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Title: Development of selective solid phase extraction sorbents for drug bioanalysis
Author: Rashid, Badrul Amini Abdul
ISNI:       0000 0001 3508 5743
Awarding Body: University of Surrey
Current Institution: University of Surrey
Date of Award: 1998
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The importance of drug analysis in pharmaceutical and biomedical laboratories has led to the development of increasingly sophisticated methods of analysis. This has resulted in improved sample preparation procedures to meet the specific requirements of the analytical instruments. Selective sample preparation has been the focus of attention in recent years, particularly in chromatographic analysis. The development of immunoaffinity solid phase extraction (SPE) for biological fluids was one of the main objectives of this study. Using the model compounds clenbuterol and morphine, immunoaffinity SPE was optimised for application to biological fluids. The optimisation of the immunoaffinity placed emphasis on the loading of samples into columns, washing to remove unbound materials and the elution of drugs from the column in the minimum volume possible. The antibody-drug interaction, mainly due to hydrophobic and ionic interaction was indicated by the use of low pH elution buffers in association with polarity reducing agents (organic modifier). The extraction efficiency of the immunoaffinity extraction was >98%. The immunoextraction procedure for both model compounds was optimised for elution in a single 1 ml elution fraction which was analysed directly by high performance liquid chromatography. High column capacity was desirable in the immunoaffinity column as this made the column reusable. Precipitating the plasma protein greatly improved the precision and accuracy of the method. The method coefficient of variation (%CV) for plasma clenbuterol after protein precipitation was < 5% for both within and between-day analyses. For urine morphine, the within-day precision was high (%CV between 13-24) for all concentration levels used (50, 250 and 450 ng/ml). The between-day precision was within the method validation acceptable limits. Preconcentration of drugs was effective using the immunoaffinity SPE. Samples diluted up to 100-fold were able to preconcentrate analytes with highly efficient recoveries. Immunoextraction using vacuum resulted in poor recoveries at flow rates above 4 ml/min. Molecularly imprinted polymers (MIP) were also evaluated as a selective SPE sorbent. Tamoxifen MIP was prepared using a simple laboratory set-up. Tamoxifen templates were removed from the MIP sorbents by methanol/acetic acid (4:1). The optimisation of the MIP showed acetonitrile to be suitable as a washing solvent and acetonitrile/acetic (4:1) as an elution solvent. A standard curve of tamoxifen in acetonitrile was linear with r=97%. However, MIP demonstrated different levels of affinity to morphine, chlortoluron, clenbuterol and oxyprenolol. This may be due to the non-specific binding of the drugs to the tamoxifen MIP sorbents. Tamoxifen in urine and plasma was successfully extracted by the tamoxifen MIP. The study indicated that immunoaffinity and MIP sorbent have excellent potential as a selective SPE resulting in high extraction efficiency and clean chromatographic tracing. However, further studies and optimisation are necessary before both methods could replace the present sample preparation procedures such as SPE and solvent extraction in a routine laboratoiy.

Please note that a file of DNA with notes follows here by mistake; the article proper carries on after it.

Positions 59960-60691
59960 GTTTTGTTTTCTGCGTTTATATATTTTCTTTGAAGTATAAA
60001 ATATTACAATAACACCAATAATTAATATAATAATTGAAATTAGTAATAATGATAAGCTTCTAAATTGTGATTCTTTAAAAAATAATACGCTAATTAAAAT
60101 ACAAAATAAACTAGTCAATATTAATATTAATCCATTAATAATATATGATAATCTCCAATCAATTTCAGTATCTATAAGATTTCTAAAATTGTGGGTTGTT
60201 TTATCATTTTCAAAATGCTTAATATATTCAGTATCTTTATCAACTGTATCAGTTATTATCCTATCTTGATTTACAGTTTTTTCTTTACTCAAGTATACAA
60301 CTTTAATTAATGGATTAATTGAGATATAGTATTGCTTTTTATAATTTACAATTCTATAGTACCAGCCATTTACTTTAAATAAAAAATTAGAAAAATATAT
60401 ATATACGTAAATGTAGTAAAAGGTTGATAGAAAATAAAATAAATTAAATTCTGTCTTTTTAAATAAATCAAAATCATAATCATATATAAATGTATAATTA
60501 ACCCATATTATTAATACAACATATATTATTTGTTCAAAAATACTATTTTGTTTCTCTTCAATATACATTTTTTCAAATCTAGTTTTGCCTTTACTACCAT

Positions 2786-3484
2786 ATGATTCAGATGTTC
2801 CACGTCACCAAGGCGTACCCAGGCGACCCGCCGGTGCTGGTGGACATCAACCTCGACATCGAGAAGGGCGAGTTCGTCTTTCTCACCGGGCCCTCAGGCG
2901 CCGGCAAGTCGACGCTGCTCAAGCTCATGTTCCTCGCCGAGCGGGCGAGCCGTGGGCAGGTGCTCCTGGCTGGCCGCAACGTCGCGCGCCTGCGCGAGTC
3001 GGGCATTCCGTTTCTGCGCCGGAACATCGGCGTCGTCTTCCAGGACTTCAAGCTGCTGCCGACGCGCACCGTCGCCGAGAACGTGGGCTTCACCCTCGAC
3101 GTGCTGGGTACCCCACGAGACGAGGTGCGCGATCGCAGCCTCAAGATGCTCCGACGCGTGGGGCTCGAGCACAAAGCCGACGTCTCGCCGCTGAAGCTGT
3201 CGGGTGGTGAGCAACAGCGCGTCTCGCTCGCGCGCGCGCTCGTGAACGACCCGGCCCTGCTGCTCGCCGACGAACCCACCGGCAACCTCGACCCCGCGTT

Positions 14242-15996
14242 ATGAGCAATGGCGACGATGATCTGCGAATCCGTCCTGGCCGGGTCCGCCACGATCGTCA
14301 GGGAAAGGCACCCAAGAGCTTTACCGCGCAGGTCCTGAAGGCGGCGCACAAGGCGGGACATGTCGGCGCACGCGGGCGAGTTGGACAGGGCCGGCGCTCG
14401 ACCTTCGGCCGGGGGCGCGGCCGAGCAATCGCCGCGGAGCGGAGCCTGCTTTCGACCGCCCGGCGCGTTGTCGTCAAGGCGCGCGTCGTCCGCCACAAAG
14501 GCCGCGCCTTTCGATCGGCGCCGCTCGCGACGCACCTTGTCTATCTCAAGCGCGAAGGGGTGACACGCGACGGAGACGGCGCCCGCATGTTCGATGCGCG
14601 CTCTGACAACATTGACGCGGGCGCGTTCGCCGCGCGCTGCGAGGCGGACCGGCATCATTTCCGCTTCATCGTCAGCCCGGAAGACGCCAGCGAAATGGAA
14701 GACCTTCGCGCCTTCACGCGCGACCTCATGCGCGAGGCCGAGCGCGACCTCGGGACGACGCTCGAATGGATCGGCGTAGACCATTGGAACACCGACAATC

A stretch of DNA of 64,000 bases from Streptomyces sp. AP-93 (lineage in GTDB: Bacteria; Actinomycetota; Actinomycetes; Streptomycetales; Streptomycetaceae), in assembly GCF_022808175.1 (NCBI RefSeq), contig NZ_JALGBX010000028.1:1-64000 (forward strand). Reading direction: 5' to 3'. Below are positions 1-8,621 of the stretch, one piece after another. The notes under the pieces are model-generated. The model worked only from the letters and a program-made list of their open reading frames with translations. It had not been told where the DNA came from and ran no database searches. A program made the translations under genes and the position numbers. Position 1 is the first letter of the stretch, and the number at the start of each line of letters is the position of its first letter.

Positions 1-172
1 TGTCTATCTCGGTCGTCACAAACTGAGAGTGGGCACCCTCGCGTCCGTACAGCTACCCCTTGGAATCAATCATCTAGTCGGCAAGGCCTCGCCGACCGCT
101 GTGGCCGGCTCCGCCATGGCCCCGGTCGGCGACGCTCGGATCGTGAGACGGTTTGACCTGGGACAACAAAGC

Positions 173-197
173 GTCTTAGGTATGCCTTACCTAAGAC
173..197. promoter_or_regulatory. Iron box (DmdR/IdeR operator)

Supervisor: Not available Sponsor: Not available
Qualification Name: Thesis (Ph.D.) Qualification Level: Doctoral
EThOS ID:  DOI: Not available
Keywords: Pharmacology & pharmacy & pharmaceutical chemistry